January is the month for New Year’s resolutions and other failed self-improvement efforts. And what better way to make your life richer than waking up early to seize the day?
At least that’s what the voice in my head said when I went off my tenth snooze alarm at 9:30 am. Then it was time to get up, feeling guilty about my laziness, as if sleeping was some kind of moral misstep.
Of course not. People’s sleep/wake cycles are inherently different, and if you too are a late sleeper and an early riser, you’re simply a night owl or, clinically speaking, you’re in a delayed sleep stage.
It’s time to end the shame of this circadian rhythm. Centuries ago, Benjamin Franklin made the remarkably biased claim that “early to bed and early to rise makes people healthier, wealthier and smarter.” In her 2018 essay for Cut, Edith Zimmerman writes: You feel superior, you are self-righteous. As one Reddit user recently put it succinctly, “Staying up late sucks.” “What are your sleep habits? [obstacle] In the course of all planning that should always be avoided. ”
But don’t worry if you’re a night owl. As Robin Williams once said to Matt Damon, it’s not your fault. Your daily sleep and wake schedule, called your chronotype, seems to be mostly genetic. Experts who spoke to The Guardian had heard an estimate of around 15%, but a recent study in Finland found that 10% of men and 12% of women are “night owls.” I was. A 2007 study found that the most common chronotype slept between 12:09 am and 8:18 am in the absence of “social obligations,” while half the population slept after that time. Either way, night owls: you are not alone.
Our chronotypes are “part of who we are,” says Dr. Beth Ann Mallow, a neurologist and sleep expert at Vanderbilt University Medical Center. , it’s not like, ‘I’m going to choose to stay up late, I’m lazy.’ It’s a biological preference.”
Dr. Phil Gehrman, a clinical psychologist who specializes in behavioral sleep medicine at the University of Pennsylvania, agrees. The prejudice against staying up late is “purely cultural,” he said, quoting Franklin, who helped found his college. I was also a proponent of something similar.)
A 9 to 5 schedule may be good for early risers, but not for those who need to go to bed late. And it may not be just owls. Dr. Matthias Bassner, director of the Penn University Unit at Penn University, wrote in an email to The Guardian.
Problems arise when you have a job or class that doesn’t fit your circadian rhythm. When the obligations of waking life clash so badly with one’s sleep schedule that it becomes difficult to function, night owls find it difficult to function in a person’s circadian rhythm, a tendency known as delayed sleep-wake phase disorder. Approximately 0.2% to 1.7% of adults have this condition.
“The funny thing is whether a person’s sleep habits are considered a disorder or just a trend depends more on lifestyle and employment than anything else,” Murrow says.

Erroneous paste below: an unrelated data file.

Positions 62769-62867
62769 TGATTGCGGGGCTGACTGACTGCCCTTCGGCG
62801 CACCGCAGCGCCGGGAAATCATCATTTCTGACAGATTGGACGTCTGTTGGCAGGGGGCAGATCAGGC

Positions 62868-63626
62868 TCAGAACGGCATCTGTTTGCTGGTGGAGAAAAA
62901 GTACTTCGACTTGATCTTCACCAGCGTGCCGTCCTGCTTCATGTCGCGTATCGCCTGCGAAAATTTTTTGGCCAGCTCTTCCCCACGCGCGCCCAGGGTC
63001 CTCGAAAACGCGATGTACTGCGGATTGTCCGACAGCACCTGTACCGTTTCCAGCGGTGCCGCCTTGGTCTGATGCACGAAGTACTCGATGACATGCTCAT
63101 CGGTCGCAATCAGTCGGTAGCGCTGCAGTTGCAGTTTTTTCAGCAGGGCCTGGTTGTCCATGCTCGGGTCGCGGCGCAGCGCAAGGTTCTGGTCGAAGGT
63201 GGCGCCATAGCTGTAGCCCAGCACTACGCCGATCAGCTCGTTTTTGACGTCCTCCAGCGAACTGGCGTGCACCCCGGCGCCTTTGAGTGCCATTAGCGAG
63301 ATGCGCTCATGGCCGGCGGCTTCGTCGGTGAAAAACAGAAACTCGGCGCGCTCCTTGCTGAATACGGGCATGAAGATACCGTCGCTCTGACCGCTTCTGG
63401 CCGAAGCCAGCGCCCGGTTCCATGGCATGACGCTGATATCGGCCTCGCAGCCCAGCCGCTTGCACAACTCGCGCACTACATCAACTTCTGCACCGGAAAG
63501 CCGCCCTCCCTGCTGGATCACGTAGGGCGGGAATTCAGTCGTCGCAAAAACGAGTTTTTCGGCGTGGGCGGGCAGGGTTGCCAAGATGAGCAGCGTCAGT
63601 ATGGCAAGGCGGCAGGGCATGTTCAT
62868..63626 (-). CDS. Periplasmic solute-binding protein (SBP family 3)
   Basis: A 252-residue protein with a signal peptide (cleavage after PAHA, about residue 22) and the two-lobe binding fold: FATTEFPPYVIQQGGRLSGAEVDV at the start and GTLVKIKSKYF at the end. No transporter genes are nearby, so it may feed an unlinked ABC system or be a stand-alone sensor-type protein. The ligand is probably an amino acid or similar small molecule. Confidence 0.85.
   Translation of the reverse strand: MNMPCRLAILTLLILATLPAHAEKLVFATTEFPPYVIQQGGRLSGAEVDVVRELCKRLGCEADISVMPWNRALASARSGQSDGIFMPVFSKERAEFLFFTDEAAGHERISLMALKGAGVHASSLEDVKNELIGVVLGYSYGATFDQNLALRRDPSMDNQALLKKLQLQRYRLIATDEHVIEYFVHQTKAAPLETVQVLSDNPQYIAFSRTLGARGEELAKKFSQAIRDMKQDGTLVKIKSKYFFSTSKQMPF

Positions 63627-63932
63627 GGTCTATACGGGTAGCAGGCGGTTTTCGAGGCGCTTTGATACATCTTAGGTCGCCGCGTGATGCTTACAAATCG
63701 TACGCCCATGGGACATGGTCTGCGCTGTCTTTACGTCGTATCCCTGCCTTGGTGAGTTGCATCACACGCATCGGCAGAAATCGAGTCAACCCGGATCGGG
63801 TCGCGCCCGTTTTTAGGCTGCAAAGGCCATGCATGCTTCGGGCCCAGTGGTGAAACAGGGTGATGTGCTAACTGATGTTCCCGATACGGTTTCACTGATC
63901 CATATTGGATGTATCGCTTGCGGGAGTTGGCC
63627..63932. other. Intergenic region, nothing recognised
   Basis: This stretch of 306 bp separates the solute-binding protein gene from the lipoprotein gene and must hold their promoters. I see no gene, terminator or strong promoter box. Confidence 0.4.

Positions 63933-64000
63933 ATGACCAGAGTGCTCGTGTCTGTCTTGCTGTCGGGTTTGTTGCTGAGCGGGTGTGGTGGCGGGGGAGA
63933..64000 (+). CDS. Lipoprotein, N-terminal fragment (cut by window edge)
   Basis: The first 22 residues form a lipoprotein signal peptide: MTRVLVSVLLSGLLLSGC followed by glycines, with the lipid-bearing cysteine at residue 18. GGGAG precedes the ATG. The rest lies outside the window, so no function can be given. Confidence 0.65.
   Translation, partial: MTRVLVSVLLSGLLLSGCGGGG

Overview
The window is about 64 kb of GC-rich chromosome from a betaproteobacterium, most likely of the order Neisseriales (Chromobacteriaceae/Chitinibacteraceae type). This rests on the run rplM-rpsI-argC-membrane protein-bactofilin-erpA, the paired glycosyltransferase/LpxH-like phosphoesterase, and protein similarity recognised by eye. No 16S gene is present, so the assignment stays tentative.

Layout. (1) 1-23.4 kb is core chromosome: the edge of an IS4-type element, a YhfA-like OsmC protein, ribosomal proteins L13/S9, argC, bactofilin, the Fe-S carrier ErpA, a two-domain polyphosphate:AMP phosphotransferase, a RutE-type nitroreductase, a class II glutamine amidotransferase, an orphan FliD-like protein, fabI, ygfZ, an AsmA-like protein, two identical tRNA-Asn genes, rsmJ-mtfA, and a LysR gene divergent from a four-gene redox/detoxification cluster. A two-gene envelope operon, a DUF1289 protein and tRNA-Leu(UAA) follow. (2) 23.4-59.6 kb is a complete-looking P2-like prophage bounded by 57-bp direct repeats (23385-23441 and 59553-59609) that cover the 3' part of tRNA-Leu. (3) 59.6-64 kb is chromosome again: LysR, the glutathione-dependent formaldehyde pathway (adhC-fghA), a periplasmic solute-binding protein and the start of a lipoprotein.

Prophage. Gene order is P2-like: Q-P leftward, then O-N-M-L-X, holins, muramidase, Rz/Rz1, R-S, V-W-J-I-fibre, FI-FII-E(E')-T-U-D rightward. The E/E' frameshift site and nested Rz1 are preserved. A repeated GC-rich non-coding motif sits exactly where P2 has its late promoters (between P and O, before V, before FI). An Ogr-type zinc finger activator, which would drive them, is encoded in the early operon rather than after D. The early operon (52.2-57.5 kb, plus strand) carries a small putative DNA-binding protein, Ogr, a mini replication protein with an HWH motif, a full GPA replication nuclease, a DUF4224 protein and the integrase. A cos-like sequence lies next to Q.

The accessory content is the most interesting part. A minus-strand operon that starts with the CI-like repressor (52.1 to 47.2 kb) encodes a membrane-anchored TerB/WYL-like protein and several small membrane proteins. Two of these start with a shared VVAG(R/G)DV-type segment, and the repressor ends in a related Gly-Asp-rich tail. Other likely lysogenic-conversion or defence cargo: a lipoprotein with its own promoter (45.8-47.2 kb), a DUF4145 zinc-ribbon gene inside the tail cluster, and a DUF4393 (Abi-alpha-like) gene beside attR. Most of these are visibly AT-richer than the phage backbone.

According to Malow, treatment often begins by seeing if people can adjust their work schedules to match their biological rhythms. She describes a patient who suffered during her high school days but blossomed when she started working as a chef. Or students who can sign up for late classes.
In an ideal world, she says, we wouldn’t be so rigid about work start times. [patients] Stick to a consistent schedule of going to bed at 2:00 and waking up at 10:00 or 11:00. Of course, many people are not lucky enough to have such a shift as an option. In that case, the disorder can be treated with light exposure, melatonin, and exercise. coined the term “circadian flexibility”).
But beyond concerns about work schedules, does waking up early have any underlying health benefits? For example, research suggests a link between staying up late and poor mental health and unhappiness. But according to Gehrmann, the jury is still very inconclusive on this one.
“There are many epidemiological studies showing that night owls have higher rates of depression, anxiety, etc. But the open question is: Are you a night owl? Or is it the fact that most night owls are forced to follow schedules that are ahead of their circadian rhythms, a recent study points to the latter, he says? : “It’s certainly not conclusive, but that’s what we think is happening.”
In short, if you’re a night owl, don’t feel bad about it. If you’re an early riser, take it easy on your night owl friends. In fact, by portraying night owls as lazy, you might just be endorsing The Man: British researcher Dr. Paul Kelly says it’s suitable for bosses in their 50s, so we I’m guessing he sticks to a schedule from her 9 to 5. up first.
“We believe that following a schedule is bad for us, so we shouldn’t change it,” says Gehrman. “As humans, we always seem to say that if someone is different from us, it’s wrong.
“I think you should look at differences in circadian rhythms the same way you look at other differences in people.” So don’t come to us at your discretion — especially before noon.